Background: The eye may serve as source for diagnostic testing for early detection of Alzheimer's disease (AD). Examination of amyloid-β (Aβ) and tau protein content in human vitreous and its correlation to neuro-cognition may improve ocular-based AD detection methods.
Objective: To evaluate levels of Aβ and tau protein in human vitreous humor and investigate the clinical predictive role of these proteins as early diagnostic markers of AD.
Methods: A prospective, single-center, multi-surgeon cohort study. Vitreous humor samples from 80 eyes were measured quantitatively for Aβ40-42, pTau, and tTau. Linear regression was used to test associations between AD biomarker levels, Mini-Mental State Exam (MMSE), and serum apolipoprotein E (APOE) allele status, with adjustment for age, sex, and education level of patients.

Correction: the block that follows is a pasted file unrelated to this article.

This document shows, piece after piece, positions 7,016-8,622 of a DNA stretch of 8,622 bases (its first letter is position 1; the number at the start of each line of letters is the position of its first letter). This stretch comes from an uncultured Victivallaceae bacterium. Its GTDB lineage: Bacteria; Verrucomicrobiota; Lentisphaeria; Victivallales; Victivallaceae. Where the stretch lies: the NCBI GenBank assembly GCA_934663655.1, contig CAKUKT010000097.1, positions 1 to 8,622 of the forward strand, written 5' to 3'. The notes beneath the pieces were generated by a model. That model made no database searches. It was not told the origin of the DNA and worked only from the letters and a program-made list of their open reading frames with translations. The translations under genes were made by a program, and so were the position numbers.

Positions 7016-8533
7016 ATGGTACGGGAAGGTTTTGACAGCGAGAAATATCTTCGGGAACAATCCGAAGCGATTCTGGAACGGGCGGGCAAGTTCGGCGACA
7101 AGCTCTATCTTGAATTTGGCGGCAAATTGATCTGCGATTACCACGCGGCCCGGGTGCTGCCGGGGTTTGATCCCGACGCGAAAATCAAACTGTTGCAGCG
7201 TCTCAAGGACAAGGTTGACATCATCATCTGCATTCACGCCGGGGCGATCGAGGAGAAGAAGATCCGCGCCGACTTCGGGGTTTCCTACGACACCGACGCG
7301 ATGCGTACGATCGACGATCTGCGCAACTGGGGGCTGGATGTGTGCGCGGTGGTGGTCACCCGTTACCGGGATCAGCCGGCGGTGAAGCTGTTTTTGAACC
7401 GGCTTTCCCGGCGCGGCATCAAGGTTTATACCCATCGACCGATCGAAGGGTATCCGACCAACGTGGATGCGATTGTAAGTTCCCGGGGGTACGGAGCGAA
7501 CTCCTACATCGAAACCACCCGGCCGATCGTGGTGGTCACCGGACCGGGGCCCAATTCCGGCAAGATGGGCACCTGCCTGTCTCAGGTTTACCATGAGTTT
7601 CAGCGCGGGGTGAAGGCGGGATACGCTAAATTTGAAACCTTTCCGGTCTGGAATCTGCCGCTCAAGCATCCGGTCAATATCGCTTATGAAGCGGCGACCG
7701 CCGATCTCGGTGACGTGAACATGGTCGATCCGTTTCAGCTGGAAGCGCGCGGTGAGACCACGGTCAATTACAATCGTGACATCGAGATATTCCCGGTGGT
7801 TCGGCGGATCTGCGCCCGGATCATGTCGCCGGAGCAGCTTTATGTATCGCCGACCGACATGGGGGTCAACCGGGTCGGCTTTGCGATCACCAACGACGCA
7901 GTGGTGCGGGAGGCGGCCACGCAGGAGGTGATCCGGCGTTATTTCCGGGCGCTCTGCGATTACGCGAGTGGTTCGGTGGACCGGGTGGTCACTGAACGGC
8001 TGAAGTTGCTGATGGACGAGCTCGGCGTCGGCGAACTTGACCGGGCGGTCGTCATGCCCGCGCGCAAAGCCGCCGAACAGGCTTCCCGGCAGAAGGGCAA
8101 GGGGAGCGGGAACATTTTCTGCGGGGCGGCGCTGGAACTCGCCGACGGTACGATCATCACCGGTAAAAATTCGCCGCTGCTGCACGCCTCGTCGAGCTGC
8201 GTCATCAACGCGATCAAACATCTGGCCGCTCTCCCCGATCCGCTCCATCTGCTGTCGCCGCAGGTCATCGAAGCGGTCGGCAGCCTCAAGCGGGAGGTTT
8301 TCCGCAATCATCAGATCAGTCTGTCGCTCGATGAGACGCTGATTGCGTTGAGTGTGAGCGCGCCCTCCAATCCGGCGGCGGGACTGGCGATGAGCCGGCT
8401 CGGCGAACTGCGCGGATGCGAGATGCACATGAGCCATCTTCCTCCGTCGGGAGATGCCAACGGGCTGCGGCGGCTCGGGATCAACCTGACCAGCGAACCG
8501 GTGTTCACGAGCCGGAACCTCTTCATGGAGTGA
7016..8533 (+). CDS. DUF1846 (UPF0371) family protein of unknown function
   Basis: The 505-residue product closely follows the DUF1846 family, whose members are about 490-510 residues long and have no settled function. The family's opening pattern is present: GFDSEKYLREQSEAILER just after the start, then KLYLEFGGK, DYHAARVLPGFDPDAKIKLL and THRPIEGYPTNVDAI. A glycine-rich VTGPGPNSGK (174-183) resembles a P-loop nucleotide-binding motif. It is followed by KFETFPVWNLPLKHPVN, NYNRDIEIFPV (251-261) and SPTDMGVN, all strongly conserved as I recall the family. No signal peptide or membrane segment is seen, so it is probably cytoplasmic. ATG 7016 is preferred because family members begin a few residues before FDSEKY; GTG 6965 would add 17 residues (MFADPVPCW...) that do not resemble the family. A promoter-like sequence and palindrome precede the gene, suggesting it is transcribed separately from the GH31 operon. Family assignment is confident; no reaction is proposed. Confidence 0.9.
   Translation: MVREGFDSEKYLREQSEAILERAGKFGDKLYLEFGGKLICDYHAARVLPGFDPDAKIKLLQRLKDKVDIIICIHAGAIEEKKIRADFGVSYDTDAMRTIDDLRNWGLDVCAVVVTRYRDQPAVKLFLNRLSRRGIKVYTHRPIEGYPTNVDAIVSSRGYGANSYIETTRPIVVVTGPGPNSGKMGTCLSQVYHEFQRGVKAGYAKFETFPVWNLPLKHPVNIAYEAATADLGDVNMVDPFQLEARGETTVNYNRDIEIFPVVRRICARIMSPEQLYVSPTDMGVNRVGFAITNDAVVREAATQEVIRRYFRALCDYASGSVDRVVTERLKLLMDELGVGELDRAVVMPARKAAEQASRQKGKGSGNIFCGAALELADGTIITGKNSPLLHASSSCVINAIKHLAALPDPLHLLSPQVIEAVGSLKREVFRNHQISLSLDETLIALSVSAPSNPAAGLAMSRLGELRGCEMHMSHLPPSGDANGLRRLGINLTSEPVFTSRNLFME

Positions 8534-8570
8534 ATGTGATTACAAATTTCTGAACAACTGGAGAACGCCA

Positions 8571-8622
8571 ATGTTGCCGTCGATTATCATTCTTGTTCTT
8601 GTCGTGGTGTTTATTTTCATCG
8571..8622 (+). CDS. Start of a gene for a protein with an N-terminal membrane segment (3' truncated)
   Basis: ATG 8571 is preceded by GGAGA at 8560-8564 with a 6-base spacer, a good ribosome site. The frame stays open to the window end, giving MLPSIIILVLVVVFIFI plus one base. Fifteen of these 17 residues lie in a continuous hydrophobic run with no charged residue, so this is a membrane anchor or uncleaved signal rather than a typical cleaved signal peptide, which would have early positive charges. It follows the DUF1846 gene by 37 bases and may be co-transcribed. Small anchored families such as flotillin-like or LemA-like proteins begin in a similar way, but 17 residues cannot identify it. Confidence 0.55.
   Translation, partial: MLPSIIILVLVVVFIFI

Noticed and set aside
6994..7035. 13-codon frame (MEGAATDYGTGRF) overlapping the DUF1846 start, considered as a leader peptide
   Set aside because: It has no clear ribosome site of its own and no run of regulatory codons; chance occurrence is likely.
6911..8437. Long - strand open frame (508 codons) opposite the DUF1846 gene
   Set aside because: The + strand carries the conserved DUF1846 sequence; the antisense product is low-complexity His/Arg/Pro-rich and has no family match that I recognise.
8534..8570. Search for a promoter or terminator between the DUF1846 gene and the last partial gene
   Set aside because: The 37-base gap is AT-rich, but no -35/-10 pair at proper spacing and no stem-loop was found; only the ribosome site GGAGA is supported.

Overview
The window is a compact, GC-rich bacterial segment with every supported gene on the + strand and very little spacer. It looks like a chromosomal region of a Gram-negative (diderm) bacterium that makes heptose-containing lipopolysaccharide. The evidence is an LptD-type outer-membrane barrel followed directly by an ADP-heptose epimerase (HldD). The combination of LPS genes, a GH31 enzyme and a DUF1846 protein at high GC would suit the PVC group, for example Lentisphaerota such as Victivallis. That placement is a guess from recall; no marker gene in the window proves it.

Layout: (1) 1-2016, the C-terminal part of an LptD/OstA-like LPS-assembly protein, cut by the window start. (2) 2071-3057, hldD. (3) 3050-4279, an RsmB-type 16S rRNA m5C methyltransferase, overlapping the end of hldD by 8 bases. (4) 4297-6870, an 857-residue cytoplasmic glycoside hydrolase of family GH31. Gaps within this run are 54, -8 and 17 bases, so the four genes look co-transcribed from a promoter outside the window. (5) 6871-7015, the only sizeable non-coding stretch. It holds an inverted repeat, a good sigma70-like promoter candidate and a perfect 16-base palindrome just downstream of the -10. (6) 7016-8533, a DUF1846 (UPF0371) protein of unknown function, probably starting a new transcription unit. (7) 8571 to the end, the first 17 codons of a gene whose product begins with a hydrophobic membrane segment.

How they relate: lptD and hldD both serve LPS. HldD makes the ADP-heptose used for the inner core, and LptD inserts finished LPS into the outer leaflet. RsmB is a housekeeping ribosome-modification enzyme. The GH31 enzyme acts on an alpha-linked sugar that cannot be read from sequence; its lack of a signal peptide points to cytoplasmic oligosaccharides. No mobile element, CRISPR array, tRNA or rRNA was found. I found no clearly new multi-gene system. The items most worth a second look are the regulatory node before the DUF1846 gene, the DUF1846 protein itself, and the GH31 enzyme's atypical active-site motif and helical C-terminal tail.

Results: Lower MMSE scores were significantly associated with lower levels of vitreous Aβ40 (p = 0.015), Aβ42 (p = 0.0066), and tTau (p = 0.0085), and these biomarkers were not associated with any pre-existing eye conditions. Presence of the ɛ4 allele and the ɛ2 allele approached significance with reduced Aβ40 level (p = 0.053) and increased p-Tau level (p = 0.056), respectively.
Conclusion: Patients with poor cognitive function have significantly lower vitreous humor levels of AD-related biomarkers Aβ40, Aβ42, and tTau. These biomarkers do not correlate with underlying eye conditions, suggesting their specificity in association with cognitive change. This is the first study to our knowledge to correlate cognition with AD-related proteins in the vitreous humor. Results suggest ocular proteins may have a role for early dementia detection in individuals at risk for AD.
Keywords: Alzheimer’s disease; Mini-Mental State Exam; amyloid-β; dementia; ocular biomarkers; tau; vitreous.